The running costs of West Ham’s new stadium at the Olympic Park will be partly funded by the taxpayer, it has been revealed following an Freedom of Information request by the BBC.
The east London club will not even have to pay for their own goalposts or corner flags.
The club will move into the £700million Olympic Stadium next year, but following this revelation, critics are now calling for a full public inquiry into the financial deal between the public body that owns the stadium, the London Legacy Development Corporation (LLDC), and the Hammers.
It was always known that significant public funds would go towards running the stadium, as West Ham is just a tenant in a multi-purpose venue, but this reveals for the first time that some purely football event matters will come from the public purse.
Shadow secretary of state for culture, media and sport Chris Bryant said the Government must publish the full details of the deal or he will join calls for a full public inquiry.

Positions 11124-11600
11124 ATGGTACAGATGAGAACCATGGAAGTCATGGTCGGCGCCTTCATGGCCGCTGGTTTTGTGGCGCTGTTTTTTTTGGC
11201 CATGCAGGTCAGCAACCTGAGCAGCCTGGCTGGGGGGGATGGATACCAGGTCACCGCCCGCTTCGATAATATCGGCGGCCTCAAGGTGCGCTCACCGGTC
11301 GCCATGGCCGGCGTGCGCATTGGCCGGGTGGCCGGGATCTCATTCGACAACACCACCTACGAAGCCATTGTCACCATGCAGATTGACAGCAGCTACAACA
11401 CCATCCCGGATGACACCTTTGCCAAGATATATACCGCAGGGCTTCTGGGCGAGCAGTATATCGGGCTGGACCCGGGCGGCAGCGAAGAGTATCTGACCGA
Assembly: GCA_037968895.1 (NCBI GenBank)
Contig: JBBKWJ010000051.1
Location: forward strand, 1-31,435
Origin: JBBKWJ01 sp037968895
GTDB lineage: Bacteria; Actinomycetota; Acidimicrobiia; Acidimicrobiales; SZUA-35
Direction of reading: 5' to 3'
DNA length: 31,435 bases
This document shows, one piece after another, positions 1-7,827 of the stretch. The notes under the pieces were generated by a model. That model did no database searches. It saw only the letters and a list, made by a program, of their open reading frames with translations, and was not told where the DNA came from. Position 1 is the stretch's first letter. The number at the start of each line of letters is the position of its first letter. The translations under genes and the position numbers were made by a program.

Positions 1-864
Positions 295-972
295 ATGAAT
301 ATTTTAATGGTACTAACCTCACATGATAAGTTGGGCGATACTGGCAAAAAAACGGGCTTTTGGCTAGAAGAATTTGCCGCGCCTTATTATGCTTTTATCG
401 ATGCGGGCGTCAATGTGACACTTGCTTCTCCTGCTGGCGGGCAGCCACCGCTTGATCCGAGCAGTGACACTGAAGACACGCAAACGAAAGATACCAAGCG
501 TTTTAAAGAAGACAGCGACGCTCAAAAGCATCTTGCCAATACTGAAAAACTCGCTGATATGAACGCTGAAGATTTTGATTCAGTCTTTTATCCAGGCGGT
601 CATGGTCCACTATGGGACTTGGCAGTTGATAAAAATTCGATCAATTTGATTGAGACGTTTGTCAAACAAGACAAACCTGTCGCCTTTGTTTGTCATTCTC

He told the BBC : “To all intents and purposes, this is a contract which gives West Ham the stadium at a peppercorn rent at most or, to be honest, for no rent whatsoever.
“The question is, if we were able to see the fuller facts and figures, which I think we should, would we be even more angry?”
The BBC reports that a lot of the rental agreement it has seen has been redacted, but it can be seen that facilities and services will be paid for by the taxpayer – this includes maintaining the pitch, stewarding and security.
The BBC was told by two football business experts that the value of services amounts to between £1.4million and £2.5million a year, while it is believed that West Ham will pay around £2million to £2.5million in rent each year although the exact figure has never been revealed.
In a statement West Ham said: “Without us the stadium would lose money. The suggestion we are getting the stadium rent free is categorically wrong – we are more than paying our way.
“Our agreement with the LLDC will see West Ham make a substantial capital contribution towards the conversion works of a stadium on top of a multi-million pound annual usage fee, a share of food and catering sales, plus provide extra value to the naming rights agreement.”
It says it is restricted by financial confidentiality because of commercially sensitive figures, much to the frustration of those who feel the full terms should be revealed in the public interest.